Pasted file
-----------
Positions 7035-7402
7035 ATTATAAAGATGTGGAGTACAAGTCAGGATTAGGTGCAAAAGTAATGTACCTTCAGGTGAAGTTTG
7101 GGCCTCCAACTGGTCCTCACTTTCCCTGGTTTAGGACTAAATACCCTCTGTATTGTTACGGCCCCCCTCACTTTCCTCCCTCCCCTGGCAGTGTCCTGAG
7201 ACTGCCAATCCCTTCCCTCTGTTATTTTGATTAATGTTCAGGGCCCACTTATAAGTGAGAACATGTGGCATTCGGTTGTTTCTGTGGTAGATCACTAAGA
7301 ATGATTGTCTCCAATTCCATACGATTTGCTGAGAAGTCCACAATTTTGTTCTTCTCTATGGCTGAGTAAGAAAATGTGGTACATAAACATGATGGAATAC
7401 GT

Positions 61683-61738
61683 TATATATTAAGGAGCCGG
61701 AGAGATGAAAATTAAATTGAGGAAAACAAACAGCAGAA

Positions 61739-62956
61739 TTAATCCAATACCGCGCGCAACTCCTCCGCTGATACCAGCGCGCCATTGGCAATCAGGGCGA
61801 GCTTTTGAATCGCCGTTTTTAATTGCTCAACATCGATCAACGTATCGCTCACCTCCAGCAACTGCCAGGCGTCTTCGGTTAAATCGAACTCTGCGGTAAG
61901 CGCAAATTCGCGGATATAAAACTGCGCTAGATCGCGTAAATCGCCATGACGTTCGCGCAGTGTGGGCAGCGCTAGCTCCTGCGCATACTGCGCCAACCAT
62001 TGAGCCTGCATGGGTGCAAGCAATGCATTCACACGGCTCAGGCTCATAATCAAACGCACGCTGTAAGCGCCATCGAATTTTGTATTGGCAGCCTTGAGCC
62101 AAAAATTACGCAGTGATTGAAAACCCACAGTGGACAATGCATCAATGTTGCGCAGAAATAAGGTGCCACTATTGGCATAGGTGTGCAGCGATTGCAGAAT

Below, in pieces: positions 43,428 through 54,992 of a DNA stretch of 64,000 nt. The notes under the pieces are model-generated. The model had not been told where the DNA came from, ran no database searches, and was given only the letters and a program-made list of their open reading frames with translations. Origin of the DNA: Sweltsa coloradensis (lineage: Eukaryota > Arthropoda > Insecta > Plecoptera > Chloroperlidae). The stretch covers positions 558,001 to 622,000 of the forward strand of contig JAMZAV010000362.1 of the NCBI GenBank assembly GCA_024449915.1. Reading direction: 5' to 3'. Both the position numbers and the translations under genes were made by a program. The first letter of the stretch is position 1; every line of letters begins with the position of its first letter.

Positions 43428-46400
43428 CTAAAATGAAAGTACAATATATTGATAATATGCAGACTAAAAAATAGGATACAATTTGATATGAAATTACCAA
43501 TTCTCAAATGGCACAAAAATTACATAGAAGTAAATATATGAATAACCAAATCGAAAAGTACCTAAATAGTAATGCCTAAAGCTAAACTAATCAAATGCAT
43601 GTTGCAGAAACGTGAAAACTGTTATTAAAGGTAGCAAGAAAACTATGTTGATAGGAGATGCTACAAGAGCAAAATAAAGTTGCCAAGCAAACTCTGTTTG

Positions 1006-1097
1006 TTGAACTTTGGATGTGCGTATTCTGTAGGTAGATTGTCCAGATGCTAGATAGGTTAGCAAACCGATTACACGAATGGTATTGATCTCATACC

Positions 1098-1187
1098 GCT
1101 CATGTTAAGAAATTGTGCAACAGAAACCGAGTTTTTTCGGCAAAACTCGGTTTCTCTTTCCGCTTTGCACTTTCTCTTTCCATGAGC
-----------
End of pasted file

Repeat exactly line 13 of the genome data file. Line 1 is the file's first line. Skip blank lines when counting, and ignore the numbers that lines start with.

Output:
61901 CGCAAATTCGCGGATATAAAACTGCGCTAGATCGCGTAAATCGCCATGACGTTCGCGCAGTGTGGGCAGCGCTAGCTCCTGCGCATACTGCGCCAACCAT